Boehner plots shutdown move as critics weigh options

25 Sep 2015 | Author: | No comments yet »

Democratic-led filibuster stalls stopgap funding measure in Senate.

Washington — Democrats and several Republicans banded together on Thursday to block legislation to keep the government open over a contentious, GOP-led effort to strip Planned Parenthood of its taxpayer funding. WASHINGTON (AP) — The Senate’s top Republican moved swiftly to avoid a government shutdown in six days, pushing legislation that would keep agencies operating without a contentious fight over money for Planned Parenthood.House Republicans, in a letter sent last month to the chairman of the House Committee on Health Care, said they wanted to investigate “whether Oregon’s tax dollars sent to Planned Parenthood and the body parts [from abortions] transferred are being used for legal purposes.” In the 2013-15 budget cycle, the state gave Planned Parenthood about $3.6 million, according to an analysis from the nonpartisan Legislative Fiscal Office. Of that, $1 million was for “pregnancy termination services.” Here’s how it works: Women who get insurance through the Oregon Health Plan are covered for a variety of medical procedures. Senate Republican leaders fully expected the legislation to fail and are now moving forward with their plan to consider a second spending bill that does not include the Planned Parenthood language and would fund the government at current spending levels through Dec. 11.

But they don’t cover abortions, leaving the state to pick up the tab. “It’s important for people to understand that Planned Parenthood is providing important medical care that people want, need, deserve,” said Mary Nolan, interim executive director for Planned Parenthood Advocates of Oregon. “It’s care we’re happy to provide.” “We do not sell any fetal tissue,” she continued. “Our patients sometimes choose to donate the fetal tissue that results from their pregnancy, but neither our patients nor Planned Parenthood sells it.” Planned Parenthood has one partnership — with Oregon Health & Science University — to which it gives first-trimester placental issue for two scientific research projects related to still births and pregnancy complications. For weeks, many Republicans have vowed to punish Planned Parenthood following the release of secretly taped videos in which its officials discussed harvesting tissue from aborted fetuses. The White House signaled President Barack Obama would sign the measure, called a continuing resolution, into law — if the House steps aside from the fight tea party Republicans want over “defunding” Planned Parenthood. “I think we all know we’re going to have a clean CR,” said Sen. Republican Representative Martha McSally Of Arizona, one of the lawmakers who signed the letter, told Reuters there should be “thoughtful investigations” of allegations against Planned Parenthood.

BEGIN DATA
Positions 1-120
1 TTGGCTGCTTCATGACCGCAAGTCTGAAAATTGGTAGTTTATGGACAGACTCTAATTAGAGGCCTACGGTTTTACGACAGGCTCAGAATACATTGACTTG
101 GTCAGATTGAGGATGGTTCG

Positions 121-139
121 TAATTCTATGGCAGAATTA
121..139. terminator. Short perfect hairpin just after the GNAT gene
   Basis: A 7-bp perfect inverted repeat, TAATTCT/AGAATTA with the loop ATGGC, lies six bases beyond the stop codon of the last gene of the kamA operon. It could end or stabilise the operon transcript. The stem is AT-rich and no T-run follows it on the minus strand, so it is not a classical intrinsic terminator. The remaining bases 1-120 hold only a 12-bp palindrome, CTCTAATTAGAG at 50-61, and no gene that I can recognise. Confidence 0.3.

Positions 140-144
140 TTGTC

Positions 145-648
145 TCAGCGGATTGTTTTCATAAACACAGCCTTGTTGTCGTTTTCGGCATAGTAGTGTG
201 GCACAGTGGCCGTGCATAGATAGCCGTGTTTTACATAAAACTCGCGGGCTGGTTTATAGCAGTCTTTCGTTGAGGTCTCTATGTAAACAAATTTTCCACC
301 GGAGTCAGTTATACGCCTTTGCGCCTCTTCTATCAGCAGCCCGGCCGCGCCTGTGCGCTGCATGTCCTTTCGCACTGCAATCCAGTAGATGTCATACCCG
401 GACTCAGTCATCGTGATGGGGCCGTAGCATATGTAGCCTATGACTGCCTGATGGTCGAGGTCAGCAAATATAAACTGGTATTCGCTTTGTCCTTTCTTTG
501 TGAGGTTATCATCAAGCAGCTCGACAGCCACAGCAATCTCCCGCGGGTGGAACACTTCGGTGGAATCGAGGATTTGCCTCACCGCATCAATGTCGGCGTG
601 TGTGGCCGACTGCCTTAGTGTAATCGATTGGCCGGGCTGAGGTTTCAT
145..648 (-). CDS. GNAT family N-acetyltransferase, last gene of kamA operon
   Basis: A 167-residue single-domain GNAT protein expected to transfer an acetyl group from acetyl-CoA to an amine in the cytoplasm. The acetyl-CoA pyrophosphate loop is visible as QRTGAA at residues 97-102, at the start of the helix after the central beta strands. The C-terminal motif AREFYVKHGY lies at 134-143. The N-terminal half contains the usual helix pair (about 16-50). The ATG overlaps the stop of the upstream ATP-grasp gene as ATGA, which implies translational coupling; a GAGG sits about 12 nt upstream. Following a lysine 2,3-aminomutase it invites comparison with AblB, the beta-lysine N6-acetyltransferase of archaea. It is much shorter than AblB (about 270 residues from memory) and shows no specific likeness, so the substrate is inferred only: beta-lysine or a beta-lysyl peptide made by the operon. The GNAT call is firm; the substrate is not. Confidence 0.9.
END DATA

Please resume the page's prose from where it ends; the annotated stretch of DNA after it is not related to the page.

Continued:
But on Thursday Cruz said the “timing is inconsequential” when it comes to a vote on proceeding to a clean CR, suggesting he won’t force a weekend cloture vote. Ted Cruz, R-Texas, who is using his rivalry with GOP leaders in Washington to help define his presidential campaign, responded in an editorial essay in Politico that simply the threat of a shutdown was sending “Republican leadership running for the hills.” Sending such a measure to the GOP-controlled House just a day or two before a potential shutdown seems aimed at giving Republican leaders in the House the push needed to roll over recalcitrant tea partyers opposed to a bill that fails to take on Planned Parenthood. Kelly Ayotte of New Hampshire, Susan Collins of Maine, Dean Heller of Nevada, Mark Kirk of Illinois, Lisa Murkowski of Alaska, Rand Paul of Kentucky and Ben Sasse of Nebraska. Eleven GOP House freshmen — several facing difficult re-election races next year in Democratic-leaning districts — say they oppose a shutdown confrontation.

Once the Senate completes its work, the bill would then be sent — likely on Monday — to the House where Speaker John Bohener (R-Ohio) will have just days to act before a shutdown begins on Oct. 1. Ryan Costello promises to “avoid repeating the mistakes of the past,” a reference to the GOP-sparked 2013 shutdown over implementation of the health care law.

Conservative hard-liners including Mick Mulvaney, R-S.C., and Jim Jordan, R-Ohio, were summoned to Boehner’s suite but would not comment on his plans. Ken Buck of Colorado and Jody Hice and Barry Loudermilk of Georgia, have signed on to a more confrontational strategy, along with prominent conservatives like Reps.

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